Elon Musk’s master plan to save humanity and stuff

One common criticism of Elon Musk goes like this: “Musk is spreading himself too thin in ten thousand different projects, dividing his attention and endangering success in the ones that already seem to be on a good track. He should focus”. But that’s not really the case – Musk is actually doing only one big thing, but converging on it from several sides.

The critics are like the proverbial group of people fondling an elephant in a dark room, each holding a different part and disagreeing what it is. Tesla is the trunk, SpaceX is a leg, the Boring Company is the … anus (get it? because tunnels), SolarCity is an ear, Hyperloop is the tail, OpenAI and Neuralink are, uhhh, the tusks.

Considered separately, they feel like a bunch of random bits – and it looks like Elon is spreading himself out totally irresponsibly, a gadfly of vague overpromise and half-baked utopia. But when you look at the big picture, Elon is singularly, obsessively and very carefully focused on building the whole fucking elephant.

Imagine a man building a house, doing various work around the site. A passerby may ask “But why are you bothering with the pipes, weren’t you placing wires just a minute ago?”. Yes. And it doesn’t make sense if you think of him as an electrician or plumber. But it makes perfect sense when you think of him as a housebuilder.

The point is that all of Elon Musk’s various companies and projects tie together.

The main objective is going to space – properly going to space. Not just shooting some sensors at distant rocks, although there is plenty of scientific value in that, but properly living there, and making space travel routine.

Well, for that, you need solar power and really good batteries. What’d you know, Elon is leading the field with Tesla.

Where do the electric cars fit in? Rovers. In the probable future, Tesla will be making a range of planetary vehicles, Martian ore trucks, lunar tourist buses – and electricity is certainly better than combustion engines in environments with not enough oxygen to, you know, sustain combustion.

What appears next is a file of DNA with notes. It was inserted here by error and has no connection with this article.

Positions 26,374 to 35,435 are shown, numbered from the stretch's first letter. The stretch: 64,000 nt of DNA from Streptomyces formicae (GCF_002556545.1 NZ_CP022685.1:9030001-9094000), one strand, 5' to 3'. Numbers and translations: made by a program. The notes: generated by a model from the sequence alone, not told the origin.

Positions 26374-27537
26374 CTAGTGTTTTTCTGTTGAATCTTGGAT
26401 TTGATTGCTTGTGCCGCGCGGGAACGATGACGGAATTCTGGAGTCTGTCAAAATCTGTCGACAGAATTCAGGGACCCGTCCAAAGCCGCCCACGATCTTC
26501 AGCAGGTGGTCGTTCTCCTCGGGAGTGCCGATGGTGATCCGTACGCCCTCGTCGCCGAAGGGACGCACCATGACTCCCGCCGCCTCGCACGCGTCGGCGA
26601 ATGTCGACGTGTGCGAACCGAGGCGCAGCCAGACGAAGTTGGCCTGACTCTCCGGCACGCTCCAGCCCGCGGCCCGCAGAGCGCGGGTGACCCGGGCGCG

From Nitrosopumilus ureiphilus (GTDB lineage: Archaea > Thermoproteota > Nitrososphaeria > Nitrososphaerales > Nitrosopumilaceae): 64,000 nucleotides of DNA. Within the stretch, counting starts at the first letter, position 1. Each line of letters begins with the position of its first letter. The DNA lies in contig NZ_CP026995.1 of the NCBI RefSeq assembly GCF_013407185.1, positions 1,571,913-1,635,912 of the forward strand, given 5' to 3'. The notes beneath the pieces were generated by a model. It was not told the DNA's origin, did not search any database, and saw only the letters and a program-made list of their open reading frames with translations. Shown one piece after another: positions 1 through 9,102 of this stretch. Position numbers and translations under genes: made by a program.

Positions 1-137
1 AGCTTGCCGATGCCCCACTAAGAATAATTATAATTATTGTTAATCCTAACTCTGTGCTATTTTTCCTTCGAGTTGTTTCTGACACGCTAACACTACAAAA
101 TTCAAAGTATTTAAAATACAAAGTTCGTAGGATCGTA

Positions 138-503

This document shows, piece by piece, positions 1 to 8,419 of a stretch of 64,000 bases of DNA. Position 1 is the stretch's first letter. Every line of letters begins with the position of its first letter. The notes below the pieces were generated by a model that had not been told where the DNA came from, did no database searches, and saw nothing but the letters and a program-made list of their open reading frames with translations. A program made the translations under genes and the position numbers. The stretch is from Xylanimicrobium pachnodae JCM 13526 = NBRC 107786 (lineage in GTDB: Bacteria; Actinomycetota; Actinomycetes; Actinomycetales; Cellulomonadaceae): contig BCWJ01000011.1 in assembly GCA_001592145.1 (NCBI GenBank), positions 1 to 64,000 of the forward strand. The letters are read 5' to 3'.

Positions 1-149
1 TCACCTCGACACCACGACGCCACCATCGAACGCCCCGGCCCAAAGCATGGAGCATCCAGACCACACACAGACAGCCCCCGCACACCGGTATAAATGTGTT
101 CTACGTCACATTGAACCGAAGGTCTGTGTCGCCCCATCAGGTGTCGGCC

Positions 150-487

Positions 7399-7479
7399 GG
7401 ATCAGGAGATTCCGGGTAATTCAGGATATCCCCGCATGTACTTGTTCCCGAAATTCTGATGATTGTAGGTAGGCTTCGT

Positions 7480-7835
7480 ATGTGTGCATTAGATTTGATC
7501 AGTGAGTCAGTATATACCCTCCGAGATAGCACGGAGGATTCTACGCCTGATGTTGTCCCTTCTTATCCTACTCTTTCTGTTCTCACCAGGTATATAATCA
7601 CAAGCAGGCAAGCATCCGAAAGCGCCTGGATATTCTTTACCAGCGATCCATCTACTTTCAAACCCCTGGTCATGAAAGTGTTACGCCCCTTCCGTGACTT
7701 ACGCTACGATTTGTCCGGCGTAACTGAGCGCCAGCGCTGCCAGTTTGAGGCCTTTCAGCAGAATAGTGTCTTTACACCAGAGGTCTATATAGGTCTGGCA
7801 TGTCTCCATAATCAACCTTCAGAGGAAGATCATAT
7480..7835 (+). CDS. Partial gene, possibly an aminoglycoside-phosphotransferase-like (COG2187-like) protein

To have a functional presence on another planet, we need the best electric vehicles we can possibly make.

I mean, they did launch a Tesla Roadster towards Mars. Wink wink, nudge nudge!

SpaceX ships are designed to be multi-purpose. It’s not just the BFR, which will simultaneously be a heavy launch vehicle, a tanker, an orbital debris cleanup “space shark”, the solidification of a Bond villain’s dream, and a rapid intercontinental transport system for Earth. Even the smaller Dragon V2 capsule is more than a crew and cargo transport for the ISS (or a better station yet to be built – wait for the next article) – it’s also a lunar/planetary lander. Hint to the wise: side door.

By the way, naming anything rocket-related “V2” is master troll.

What about the tunnels, though? Surely the Boring Company does not tie into Mars plans? Heh.

Our best shot at bases on Mars (and everywhere else in the solar system) is living underground. That way, instead of hauling whole buildings to Mars, we just send the excavation equipment. The payload bay on the Big Fucking Falcon Rocket can fit a tunnelling drill. I promise you Elon is planning to bring one over – although his will probably have, like, lasers. Then we dig out an underground base and reinforce it using (modified) local materials. Such underground living, on top of being considerably more spacious, also provides better radiation protection than living in a tent on the surface of Mars.

Martians gonna be hobbits for a while.

Boring is going to be anything but boring. In fact, it’s key to building anywhere near the size of colony we need to make Mars truly viable. Surface villas can come later, when there’s local manufacturing, and perhaps terraforming.

So much for The Boring Company being an inexplicable diversion. When in doubt, assume everything Elon does is dual (or more) use.